To reduce something to absurdity
It is a strategy of diminishing an argument or theory to absurdity, bringing the assumptions or implications of the case beyond their logical limits and demonstrating how ludicrous the effects will be, thus disproving or discrediting the argument. It involves characterizing an opposing argument in such a way that it seems to be ridiculous, or the consequences of the position seem ridiculous. It can be ridiculous in the sense that the argument seems silly, or ridiculous in the sense that no reasonable person would take such a position. In common speech, the term reductio ad absurdum refers to anything pushed to absurd extremes.
A is going into surgery tomorrow so he requests people to pray for him. A thinks that if enough people pray for him, God will protect him from harm and see to it that he has a successful surgery and speedy recovery.
We first assume the premise is true: if “enough” people prayed to God for the patient’s successful surgery and speedy recovery, then God would make it so. From this, we can deduce that God responds to popular opinion. However, if God simply granted prayers based on popularity contests, that would be both unjust and absurd. Since God cannot be unjust, then he cannot both respond to the popularity and not respond to popularity, the claim is absurd, and thus false.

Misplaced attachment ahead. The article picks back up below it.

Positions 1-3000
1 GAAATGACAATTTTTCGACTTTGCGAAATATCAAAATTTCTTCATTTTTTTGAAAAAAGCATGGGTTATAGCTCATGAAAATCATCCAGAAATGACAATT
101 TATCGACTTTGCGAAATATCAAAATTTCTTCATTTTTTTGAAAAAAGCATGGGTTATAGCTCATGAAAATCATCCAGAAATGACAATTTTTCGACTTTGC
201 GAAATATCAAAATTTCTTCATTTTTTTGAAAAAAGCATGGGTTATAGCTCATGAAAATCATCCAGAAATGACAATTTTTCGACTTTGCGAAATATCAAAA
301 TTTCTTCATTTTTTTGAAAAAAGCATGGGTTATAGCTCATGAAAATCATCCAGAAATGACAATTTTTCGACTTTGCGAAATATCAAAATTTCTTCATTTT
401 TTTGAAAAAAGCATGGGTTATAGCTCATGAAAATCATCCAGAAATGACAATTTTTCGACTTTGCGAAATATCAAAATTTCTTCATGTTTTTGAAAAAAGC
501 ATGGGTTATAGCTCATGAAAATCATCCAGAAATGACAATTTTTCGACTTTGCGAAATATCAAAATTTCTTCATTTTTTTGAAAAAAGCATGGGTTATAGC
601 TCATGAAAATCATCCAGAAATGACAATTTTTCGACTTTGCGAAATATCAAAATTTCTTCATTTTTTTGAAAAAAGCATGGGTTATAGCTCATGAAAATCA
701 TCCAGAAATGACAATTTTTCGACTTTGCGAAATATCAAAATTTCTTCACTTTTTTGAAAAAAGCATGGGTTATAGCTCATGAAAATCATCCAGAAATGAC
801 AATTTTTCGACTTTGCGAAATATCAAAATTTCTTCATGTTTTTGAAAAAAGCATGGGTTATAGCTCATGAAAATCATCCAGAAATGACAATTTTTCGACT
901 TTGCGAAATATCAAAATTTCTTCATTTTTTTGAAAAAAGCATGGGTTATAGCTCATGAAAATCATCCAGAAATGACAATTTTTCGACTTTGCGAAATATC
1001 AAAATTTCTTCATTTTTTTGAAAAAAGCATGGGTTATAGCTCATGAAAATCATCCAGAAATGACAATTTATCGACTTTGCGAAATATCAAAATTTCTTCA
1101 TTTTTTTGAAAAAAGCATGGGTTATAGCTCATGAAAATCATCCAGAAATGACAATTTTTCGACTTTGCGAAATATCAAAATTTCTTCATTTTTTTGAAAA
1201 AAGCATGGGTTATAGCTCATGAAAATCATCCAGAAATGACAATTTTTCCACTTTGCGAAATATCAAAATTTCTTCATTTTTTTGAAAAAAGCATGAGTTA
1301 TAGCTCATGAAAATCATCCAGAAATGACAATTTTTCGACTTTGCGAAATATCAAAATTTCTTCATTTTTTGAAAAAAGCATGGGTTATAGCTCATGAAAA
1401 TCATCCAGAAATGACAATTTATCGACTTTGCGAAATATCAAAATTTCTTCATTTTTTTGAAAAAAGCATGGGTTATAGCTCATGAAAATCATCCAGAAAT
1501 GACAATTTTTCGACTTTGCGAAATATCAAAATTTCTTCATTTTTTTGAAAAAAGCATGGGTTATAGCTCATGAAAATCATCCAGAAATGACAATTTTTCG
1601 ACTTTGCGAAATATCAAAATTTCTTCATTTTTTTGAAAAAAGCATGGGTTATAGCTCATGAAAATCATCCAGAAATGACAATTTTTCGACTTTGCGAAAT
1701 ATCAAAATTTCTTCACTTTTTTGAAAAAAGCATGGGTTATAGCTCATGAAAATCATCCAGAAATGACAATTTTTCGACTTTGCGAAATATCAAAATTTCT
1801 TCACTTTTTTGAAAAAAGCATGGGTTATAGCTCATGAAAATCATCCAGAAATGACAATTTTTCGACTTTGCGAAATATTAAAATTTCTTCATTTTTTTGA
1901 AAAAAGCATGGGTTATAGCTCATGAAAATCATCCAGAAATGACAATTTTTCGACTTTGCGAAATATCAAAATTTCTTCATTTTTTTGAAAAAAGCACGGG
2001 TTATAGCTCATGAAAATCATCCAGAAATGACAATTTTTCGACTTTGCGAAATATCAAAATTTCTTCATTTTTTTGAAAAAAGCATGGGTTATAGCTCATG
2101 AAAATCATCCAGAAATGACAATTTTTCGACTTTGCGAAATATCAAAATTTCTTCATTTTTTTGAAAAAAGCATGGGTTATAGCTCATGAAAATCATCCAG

In Moti Ram & Ors vs. the State of M.P., the Supreme Court of India observed that “It is not the court’s status but the applicant guilt status that is germane. That a guilty man may claim judicial liberation pro tempore without sureties while an undertrial cannot, is a reduction ad absurdum.”
In Raj Kumar Singh @ Raju @ Batya vs. the State Of Rajasthan, the court observed that “the force and effect of circumstantial evidence depend upon its incompatibility with, and incapability of, explanation or solution upon any other supposition than that of the truth of the fact which it is adduced to prove; the mode of argument resembling the method of the demonstration by the reductio ad absurdum.”